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"Indirect" Foreign Key Relationship


"Indirect" Foreign Key Relationship

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KJKKPSI
KJKKPSI
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Greetings,

I am wondering if anyone could help me either define a design situation I have in the data warehouse environment I work in, or perhaps a possible way to correct it.

There are several tables within our warehouse model that have what I like to call, "Indirect" Foreign Keys. These are columns that have an unofficial key relationship with another table in a separate database.

Example:
DataBaseA.GIS.StateRef.StateId <--> DatabaseB.dbo.Organization.StateId

We are currently relying on our ETL processes to enforce constraints at load time, but I am curious if these relationships can be established, and if so how? If not, is there a term that is used to describe this occurrence?

Thanks very much

KJ
Lowell
Lowell
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actual foreign key constraints cannot expand to objects outside of the existing database.
you could potentially create a user defined function that is used as a CHECK CONSTRAINT, which checks if the data matches the cross database criteria, but if the other database was no longer accessible(network errors,security issues, linked server credentials being invalid, double hop issues), or the data on the linked server changed due to a restore, the check constraint would only be preventing new rows from being added, and maybe raise an error during an update, both of which could prevent data from being saved.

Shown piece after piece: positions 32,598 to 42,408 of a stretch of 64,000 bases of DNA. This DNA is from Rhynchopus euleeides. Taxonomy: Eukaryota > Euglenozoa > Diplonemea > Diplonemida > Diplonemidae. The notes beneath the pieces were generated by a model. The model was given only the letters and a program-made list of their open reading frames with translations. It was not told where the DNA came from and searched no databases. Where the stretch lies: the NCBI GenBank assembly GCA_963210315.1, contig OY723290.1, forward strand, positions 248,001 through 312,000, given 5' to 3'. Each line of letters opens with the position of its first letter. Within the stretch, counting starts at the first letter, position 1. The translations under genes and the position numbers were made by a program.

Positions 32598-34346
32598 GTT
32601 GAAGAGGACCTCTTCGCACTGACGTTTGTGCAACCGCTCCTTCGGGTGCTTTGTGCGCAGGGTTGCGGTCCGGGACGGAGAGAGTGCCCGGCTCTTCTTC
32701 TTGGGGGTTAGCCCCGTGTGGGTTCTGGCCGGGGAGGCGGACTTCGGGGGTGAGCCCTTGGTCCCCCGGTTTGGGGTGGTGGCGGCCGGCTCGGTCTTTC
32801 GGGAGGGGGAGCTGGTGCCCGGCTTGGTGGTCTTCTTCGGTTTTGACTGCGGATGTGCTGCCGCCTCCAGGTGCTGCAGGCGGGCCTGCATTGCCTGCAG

probably not what you want.

Lowell

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KJKKPSI
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Thanks Lowell, that's what I thought was the case. The setup as-is is not causing an issue, I just became curious while working on the warehouse documentation as to whether or not there was another or better solution to this design.
Tom Thomson
Tom Thomson
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These constraints are often called cross-database foreign key constraints. SQL Server offers no support for them, in fact I don't think any widely used commercial SQL database does. If you want to enforce them it's possible to do it using triggers: triggers on update and delete in the referenced table and on insert and update in the referencing table. But you have to decide what to do with an operation in database A when database B is inaccessible so that the trigger can't do its job. This may be no worse than the problem with FK constraints withing a database when the tables involved are on different discs and one may be unavailable when the other isn't, but it may happen much more often when there are two databases than when there is only one - particular if the two databases are on different servers. And even if you do it with triggers, you don't have a nice object (foreign key constraint) in the metadata that everyone who is interested can see; you can of course invent an analog of the sys.foreignkeys table in which you record all references to other databases and all references from other databases, but it's not as good as having the DBMS do it for you.

Incidentally, I agree with Lowell that doing something with check constraints is not where you want to go on this; but triggers can work, although there are potential problems.

And of course you shouldn't do it unless it provides real benefits that make it worth the effort. I'm inclined to believe that in a datawarehouse environment where your RTL processes are already enforcing these constraints that is rather unlikely to be the case.

Tom

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